LOS ANGELES -- In a jazz studies classroom at UCLA, the music of Billie Holiday is shaping a new generation of musicians. And no one is better suited to teach her music than guitarist Kenny Burrell.
Burrell, 83, is a jazz legend himself. He remembers spending his 80th birthday with B.B. King and Stevie Wonder. He is one of the few musicians still living who played with Billie Holiday and knew her well.
"To me, she was 'Lady Day,'" said Burrell.
Tuesday marked 100 years since Holiday was born in Philadelphia, a milestone recognized by Burrell and the music world.
Burrell says he was nervous and apprehensive when he took the stage with her for the first time in the early 1950s in Detroit.
Burrell went on to play for Holiday at Carnegie Hall and other venues in New York. He backed her on one of her biggest recordings, "Lady Sings the Blues."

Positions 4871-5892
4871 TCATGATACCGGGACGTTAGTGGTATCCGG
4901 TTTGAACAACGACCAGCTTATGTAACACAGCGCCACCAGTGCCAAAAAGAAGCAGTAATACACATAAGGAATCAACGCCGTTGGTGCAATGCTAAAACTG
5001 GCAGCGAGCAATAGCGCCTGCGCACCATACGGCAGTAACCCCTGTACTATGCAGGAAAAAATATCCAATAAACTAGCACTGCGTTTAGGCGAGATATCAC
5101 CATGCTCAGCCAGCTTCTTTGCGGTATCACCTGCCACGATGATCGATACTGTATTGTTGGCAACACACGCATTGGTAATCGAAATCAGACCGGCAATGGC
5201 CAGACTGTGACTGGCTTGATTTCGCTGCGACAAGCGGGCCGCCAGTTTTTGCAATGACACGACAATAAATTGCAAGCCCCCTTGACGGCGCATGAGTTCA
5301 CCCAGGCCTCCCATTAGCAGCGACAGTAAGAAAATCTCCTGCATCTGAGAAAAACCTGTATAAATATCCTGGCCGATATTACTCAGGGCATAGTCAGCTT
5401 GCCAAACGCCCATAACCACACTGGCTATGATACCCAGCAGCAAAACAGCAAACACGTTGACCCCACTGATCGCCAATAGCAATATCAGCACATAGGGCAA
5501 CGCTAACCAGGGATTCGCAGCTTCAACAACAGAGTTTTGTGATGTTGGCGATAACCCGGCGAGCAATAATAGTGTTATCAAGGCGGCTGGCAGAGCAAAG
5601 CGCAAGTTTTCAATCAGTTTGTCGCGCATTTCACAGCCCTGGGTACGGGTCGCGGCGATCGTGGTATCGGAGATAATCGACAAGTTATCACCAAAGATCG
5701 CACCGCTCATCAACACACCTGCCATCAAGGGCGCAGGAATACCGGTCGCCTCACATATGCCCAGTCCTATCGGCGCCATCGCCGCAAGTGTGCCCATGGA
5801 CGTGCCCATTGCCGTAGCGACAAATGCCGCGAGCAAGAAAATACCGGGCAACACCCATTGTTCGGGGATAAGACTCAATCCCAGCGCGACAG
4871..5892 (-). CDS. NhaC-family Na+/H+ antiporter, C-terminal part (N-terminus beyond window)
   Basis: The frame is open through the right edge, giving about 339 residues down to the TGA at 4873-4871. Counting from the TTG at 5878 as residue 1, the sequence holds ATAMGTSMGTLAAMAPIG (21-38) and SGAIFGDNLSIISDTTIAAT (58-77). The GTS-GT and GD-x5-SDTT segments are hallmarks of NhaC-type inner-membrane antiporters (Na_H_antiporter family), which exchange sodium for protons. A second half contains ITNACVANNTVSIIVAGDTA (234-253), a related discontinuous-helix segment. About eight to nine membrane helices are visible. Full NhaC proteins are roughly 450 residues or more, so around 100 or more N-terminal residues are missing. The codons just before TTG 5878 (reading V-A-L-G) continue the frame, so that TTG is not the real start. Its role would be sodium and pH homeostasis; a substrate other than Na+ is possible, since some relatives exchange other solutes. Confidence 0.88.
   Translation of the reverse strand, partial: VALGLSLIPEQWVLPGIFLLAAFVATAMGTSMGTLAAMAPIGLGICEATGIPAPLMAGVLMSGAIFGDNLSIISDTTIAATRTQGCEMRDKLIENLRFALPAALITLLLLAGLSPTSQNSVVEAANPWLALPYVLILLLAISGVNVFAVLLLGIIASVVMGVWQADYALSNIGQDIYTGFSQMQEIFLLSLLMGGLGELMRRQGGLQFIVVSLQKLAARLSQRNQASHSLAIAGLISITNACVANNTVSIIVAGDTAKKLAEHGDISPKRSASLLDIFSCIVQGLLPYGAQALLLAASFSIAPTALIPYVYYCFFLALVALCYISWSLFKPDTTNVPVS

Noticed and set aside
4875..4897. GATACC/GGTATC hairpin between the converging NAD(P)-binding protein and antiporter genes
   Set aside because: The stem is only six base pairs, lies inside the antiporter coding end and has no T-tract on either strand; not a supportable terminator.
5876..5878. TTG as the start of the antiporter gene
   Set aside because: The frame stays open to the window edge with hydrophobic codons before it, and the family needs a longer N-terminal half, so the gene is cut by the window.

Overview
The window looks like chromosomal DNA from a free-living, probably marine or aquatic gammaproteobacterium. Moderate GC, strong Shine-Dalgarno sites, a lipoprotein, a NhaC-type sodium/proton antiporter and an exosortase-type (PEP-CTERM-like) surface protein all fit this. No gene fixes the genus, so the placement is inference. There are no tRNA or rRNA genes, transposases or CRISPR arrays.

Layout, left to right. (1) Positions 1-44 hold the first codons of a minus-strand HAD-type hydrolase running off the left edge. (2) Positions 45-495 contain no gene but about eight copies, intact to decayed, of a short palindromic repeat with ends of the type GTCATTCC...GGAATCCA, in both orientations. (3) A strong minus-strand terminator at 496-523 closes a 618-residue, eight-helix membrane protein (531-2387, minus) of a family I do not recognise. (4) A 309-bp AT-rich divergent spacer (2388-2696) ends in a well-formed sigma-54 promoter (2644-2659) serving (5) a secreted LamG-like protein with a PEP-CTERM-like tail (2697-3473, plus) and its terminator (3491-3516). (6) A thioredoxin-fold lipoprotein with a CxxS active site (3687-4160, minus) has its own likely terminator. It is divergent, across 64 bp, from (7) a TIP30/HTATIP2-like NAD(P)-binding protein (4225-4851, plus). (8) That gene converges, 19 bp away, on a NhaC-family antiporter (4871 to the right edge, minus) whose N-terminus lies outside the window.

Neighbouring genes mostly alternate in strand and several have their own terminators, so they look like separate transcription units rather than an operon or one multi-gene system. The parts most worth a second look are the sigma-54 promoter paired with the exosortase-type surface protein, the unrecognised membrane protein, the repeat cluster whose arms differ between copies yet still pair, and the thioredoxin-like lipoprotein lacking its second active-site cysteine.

"She didn't have the biggest range of a singer, but every note she sang meant something," said Burrell.
Many of Holiday's songs reflected her own struggles: The Great Depression, racism, abuse, alcohol and drugs. She was sent to prison on narcotics charges. Burrell once urged her to go to England to get treatment for drug addiction.
"She looked at me with a really sad expression and she just said, 'I have no one to go with and I don't want to go alone,'" said Burrell. "That was a very touching moment for me because I knew it wasn't going to get better."
Holiday died in 1959 at the age of 44 from cirrhosis of the liver. She was famous and almost broke. But it's the rich legacy of her music now being remembered, a century after her birth.